Universe, now it’s your turn! (And if you want me to do something like this, to take on a significant project, you might give me some more time. Just saying.)

The above, by the way, is either Circe by John William Waterhouse or me thinking about how much we need a new fantasy magazine. But probably both!

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16 Responses to Fantasy Magazines

  1. We lean toward fantasy at Kazka Press, but sci-fi is also a part of our landscape. We love both, but I understand your sentiment. I’m quite sad that Fantasy is getting folded into Lightspeed, but such is the market these days.

  2. Zann Carter says:

    I love all that you said here.

  3. John Joseph Adams says:

    FWIW, fully half of LS’s content will be fantasy going forward, so it shouldn’t be much different than having Fantasy as a separate magazine.

    • I think the combined Lightspeed is going to be terrific. 🙂 But there’s a sensibility Terri had that I don’t see in fantasy anymore. Maybe I’m not looking hard enough, but I feel as though something is missing. It may be something that can only be replicated in something like JoMA, which was basically nonprofit and a labor of love. I do want to give a big shout out to Lightspeed, though, which is publishing terrific stuff!

  4. Sofia says:

    I am sad about Realms, and I have been sad about the Journal of Mythic Arts for a while. There is absolutely a need for something like that now. And it is possible that by giving you the idea, the Universe is saying you should do it. I know that’s what I’M saying.

  5. Thoraiya says:

    I’m sad about Zahir. *sniffle*

  6. Your Facebook commenters anticipated my own response. I think a journal edited and curated by you would be an amazing thing.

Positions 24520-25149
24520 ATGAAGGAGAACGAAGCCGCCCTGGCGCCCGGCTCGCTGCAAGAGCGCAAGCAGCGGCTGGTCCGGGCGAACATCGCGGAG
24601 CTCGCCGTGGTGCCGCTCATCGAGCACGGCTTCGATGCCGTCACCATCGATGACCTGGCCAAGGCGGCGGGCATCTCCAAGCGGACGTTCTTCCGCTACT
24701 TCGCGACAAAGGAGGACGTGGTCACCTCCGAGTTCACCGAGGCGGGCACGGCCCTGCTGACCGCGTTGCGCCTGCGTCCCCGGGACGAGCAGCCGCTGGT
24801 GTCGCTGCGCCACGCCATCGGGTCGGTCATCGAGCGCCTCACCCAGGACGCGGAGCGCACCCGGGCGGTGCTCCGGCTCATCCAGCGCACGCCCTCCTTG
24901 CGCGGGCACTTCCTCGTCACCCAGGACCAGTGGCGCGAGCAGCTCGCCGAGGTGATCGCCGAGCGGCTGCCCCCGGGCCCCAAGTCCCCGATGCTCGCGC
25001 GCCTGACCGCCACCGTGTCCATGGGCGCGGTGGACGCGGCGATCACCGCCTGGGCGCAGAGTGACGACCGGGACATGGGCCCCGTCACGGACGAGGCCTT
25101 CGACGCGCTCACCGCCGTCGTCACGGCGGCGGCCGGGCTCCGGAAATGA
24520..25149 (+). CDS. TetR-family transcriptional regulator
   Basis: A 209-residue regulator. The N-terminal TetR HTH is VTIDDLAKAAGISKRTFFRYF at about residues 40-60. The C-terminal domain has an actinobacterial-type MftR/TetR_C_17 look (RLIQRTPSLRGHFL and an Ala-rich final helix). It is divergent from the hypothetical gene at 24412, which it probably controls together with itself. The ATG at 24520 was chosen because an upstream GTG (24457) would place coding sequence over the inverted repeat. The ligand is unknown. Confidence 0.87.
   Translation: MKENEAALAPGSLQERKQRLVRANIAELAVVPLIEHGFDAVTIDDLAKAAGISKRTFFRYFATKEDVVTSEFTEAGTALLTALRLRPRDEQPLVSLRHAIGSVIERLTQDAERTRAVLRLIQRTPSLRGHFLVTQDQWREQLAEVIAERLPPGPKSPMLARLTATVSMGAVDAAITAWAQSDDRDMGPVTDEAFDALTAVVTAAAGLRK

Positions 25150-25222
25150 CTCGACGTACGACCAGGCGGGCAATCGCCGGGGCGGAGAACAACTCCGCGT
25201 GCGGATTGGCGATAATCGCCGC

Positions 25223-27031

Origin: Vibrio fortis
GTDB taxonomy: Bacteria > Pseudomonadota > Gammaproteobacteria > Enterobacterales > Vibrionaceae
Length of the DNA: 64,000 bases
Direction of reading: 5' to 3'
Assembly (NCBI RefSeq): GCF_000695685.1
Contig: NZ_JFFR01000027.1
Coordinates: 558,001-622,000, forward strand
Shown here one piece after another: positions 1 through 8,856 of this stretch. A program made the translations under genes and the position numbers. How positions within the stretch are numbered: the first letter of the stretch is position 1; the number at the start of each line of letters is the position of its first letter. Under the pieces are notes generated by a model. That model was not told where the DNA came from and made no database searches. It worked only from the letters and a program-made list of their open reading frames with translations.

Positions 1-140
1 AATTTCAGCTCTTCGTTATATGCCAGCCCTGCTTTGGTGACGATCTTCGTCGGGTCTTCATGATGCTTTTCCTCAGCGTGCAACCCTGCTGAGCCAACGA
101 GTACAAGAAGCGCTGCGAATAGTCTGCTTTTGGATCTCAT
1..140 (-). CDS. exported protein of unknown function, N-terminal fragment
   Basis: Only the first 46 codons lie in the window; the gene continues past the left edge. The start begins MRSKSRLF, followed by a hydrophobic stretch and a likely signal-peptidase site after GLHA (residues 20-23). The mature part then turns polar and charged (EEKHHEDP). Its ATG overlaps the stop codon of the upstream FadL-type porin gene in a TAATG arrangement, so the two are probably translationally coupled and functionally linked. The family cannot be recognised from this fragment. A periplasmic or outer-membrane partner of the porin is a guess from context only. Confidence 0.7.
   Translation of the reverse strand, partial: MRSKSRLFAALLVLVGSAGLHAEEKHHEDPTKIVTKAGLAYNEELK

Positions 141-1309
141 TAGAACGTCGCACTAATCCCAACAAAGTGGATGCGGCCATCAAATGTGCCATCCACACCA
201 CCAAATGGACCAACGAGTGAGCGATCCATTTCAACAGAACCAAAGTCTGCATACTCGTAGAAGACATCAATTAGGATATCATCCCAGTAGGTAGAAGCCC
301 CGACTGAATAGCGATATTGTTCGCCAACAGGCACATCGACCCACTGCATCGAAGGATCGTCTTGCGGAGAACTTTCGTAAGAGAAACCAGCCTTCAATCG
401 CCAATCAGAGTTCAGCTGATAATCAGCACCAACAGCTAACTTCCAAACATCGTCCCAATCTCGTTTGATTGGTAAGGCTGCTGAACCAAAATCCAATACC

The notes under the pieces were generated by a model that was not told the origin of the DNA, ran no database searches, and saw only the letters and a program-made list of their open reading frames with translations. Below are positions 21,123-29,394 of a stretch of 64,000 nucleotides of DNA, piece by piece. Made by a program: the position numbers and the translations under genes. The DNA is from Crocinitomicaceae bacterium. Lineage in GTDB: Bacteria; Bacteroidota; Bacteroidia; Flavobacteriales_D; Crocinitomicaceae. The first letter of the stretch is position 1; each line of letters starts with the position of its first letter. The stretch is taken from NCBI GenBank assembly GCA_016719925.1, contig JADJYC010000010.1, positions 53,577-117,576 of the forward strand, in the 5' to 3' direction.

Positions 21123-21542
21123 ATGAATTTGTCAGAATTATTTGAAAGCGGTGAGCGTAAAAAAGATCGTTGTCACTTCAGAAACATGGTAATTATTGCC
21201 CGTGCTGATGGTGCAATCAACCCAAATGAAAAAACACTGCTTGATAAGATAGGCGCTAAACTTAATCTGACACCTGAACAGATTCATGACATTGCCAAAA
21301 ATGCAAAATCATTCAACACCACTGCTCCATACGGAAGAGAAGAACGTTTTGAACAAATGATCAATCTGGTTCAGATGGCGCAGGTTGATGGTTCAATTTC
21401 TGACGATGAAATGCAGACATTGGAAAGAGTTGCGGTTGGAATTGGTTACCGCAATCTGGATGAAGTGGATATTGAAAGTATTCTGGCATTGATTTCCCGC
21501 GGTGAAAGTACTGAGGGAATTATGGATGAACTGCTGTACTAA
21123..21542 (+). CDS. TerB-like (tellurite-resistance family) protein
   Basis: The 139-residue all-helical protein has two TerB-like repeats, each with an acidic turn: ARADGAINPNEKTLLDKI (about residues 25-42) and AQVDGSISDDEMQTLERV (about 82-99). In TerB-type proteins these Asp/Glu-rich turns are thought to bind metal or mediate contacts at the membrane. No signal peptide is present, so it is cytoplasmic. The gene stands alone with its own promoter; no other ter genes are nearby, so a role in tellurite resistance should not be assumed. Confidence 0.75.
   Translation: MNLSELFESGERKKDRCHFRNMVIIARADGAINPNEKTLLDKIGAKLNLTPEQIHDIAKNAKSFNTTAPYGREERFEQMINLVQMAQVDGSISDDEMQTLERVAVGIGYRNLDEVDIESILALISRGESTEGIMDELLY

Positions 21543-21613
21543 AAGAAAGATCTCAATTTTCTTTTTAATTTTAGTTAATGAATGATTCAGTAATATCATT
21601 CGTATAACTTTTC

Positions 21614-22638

7. Midori Snyder and I were very very sad to close down The Journal of Mythic Arts — which ran for 11 years, actually. (It was in 2003 that we went quarterly, instead of publishing new material whenever the heck we felt like it, and started calling it The Journal of Mythic Arts instead of simply the Endicott Studio website). I absolutely loved editing JoMA, but it was an unpaid labor of love and very time-consuming (in those pre-blog days when every page had to be coded by hand) … and after eleven years Midori and I were … tired.

    JoMA is not necessarily dead forever, though. And some lovely web journals have popped up in its wake, like Goblin Fruit, Cabinet des Fees, and Stone Telling.

    • Sofia says:

      Tons of people you don’t even know, such as myself, thank you for your work and understand that it couldn’t go on (and we will not forget the words “JoMA is not necessarily dead forever”).

      I thought of GF, CdF, and ST, especially CdF. But surely there’s room for more? Think of all the zines dedicated to sci-fi. Also, two of those three only accept poetry! What I want is Goblin Fruit for stories.

      • Kathrin says:

        JoMA ~ yes! that sensibility, that sense of wonder and hope… important and missing in too many publications…
        Yes, Sofia, a Goblin Fruit for stories!